Should You Toss That Makeup If You’re Allergic To It?

Oh no. After using your sought-after blusher, your skin starts to itch and red after a couple of hours and it seems like you’re allergic to whatever stuff inside the product. Should you toss them out? Here’s what you need to know before putting them in the store or trash bin. Before quietly weep.

No matter how advance, ‘innovative’ makeup formulations nowadays, they’ll bound to be a few of us won’t be able to use them as happily as they should (we can’t please every person on earth!) and most mainstream brands do contain a number of stuff made solely in the lab, hence they’re a bit incompatible with our skin, or we’re simply allergic to them. The only solution is to look for other brands suitable to your skin’s profile (and keep in mind to swatch them out first before buying them, not impulsively).

This allergic issues is known as either allergic contact dermatitis or irritant contact dermatitis, where your skin starts to react in unexpected ways as a sign that your skin simply don’t like the stuff – and that includes from redness, rashes, to sting and itchiness. Allergic contact dermatitis means that your body’s immunity attacks to a certain (or combination of the few) ingredients while irritant contact dermatitis simply means that your skin is damaged after get in contact with the substance contained in the product you’re using.

After testing and narrowing down the ingredients (by using only one or two stuff within 3 days to help you identify it) and knowing for sure that you are allergic to certain ingredient commonly contained in commercially-produced makeups, the solution would certainly be of not using makeups at all.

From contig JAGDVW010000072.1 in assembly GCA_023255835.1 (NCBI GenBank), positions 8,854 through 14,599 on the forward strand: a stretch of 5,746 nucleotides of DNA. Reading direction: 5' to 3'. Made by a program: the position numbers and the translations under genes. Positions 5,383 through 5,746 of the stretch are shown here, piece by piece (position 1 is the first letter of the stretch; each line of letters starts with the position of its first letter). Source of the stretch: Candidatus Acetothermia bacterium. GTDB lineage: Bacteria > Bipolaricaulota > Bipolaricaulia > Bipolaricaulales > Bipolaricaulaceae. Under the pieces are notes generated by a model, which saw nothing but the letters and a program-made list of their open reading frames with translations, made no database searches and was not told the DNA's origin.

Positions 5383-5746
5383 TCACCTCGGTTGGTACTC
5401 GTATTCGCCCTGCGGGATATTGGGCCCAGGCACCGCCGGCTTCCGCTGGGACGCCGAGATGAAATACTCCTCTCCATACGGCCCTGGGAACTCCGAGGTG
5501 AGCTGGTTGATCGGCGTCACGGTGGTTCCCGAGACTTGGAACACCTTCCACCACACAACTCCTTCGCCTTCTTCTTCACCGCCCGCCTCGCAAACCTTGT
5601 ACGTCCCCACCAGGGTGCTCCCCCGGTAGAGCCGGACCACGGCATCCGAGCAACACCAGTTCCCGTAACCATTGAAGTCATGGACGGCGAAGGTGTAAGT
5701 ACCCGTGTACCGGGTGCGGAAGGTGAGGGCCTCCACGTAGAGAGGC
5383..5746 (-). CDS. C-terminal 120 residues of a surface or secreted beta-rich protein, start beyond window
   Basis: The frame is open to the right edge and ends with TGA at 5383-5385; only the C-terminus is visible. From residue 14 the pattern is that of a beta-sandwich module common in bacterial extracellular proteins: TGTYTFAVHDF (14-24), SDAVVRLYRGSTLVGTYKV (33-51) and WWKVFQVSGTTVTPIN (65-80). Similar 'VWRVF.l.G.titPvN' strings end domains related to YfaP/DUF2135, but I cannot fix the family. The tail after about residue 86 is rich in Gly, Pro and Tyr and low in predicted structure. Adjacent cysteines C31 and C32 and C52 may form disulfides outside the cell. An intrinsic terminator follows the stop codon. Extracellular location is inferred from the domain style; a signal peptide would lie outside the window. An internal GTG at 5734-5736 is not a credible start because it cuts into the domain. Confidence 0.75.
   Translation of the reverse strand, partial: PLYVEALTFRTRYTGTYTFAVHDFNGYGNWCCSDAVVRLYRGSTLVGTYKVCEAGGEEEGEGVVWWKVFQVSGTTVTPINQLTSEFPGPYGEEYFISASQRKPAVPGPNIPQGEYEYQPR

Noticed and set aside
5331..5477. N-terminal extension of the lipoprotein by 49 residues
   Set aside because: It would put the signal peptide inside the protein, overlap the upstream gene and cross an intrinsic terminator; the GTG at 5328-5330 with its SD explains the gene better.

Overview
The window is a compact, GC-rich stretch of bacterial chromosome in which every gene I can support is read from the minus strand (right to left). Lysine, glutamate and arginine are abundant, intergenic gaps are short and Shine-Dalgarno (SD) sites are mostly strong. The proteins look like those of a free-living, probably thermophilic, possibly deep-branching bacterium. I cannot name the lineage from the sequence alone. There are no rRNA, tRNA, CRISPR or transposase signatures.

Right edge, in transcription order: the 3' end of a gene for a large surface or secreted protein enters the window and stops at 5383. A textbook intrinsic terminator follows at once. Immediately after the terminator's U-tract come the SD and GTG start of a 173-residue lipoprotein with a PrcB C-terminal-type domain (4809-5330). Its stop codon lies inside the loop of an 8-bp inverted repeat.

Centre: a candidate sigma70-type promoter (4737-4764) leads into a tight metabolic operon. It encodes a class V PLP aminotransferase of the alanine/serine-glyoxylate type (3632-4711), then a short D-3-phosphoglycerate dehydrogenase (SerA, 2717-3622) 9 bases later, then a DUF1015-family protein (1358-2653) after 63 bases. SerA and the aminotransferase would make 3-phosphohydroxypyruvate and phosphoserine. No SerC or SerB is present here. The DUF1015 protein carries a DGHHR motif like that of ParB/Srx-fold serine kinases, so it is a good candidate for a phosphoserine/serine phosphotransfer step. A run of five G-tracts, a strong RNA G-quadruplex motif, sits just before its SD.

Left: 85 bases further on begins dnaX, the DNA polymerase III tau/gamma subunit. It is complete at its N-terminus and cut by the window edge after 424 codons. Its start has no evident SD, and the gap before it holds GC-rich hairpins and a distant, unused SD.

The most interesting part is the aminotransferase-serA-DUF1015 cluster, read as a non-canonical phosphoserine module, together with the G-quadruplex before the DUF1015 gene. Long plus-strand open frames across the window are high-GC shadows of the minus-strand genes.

Sounds unthinkable to women, doesn’t it?

If you can simply live without makeups, the alternative is simply to switch with a mineral makeup range as they unlikely contain ingredients that will make your skin a nightmare. Mainly composed of mineral with rich pigments (such as titanium oxide, mica, inorganic dyes), they give a good application and coverage with the colors, without getting into the pores and certainly compatible with nearly all skin types (it’s not absolute, though the chances of you developing rashes are way lower). And as they’re quite rich, just a tiny bit of will gives you enough tint that you need.

What about the pricey stuff that you can’t use anymore? If you still love to keep and use them, it’s best for you to mix them up with your mineral makeup to lower the chances of getting another episode of allergic reaction. In any case, do a patch test beforehand and if it looks good then you can mix those makeups without wasting it!

 

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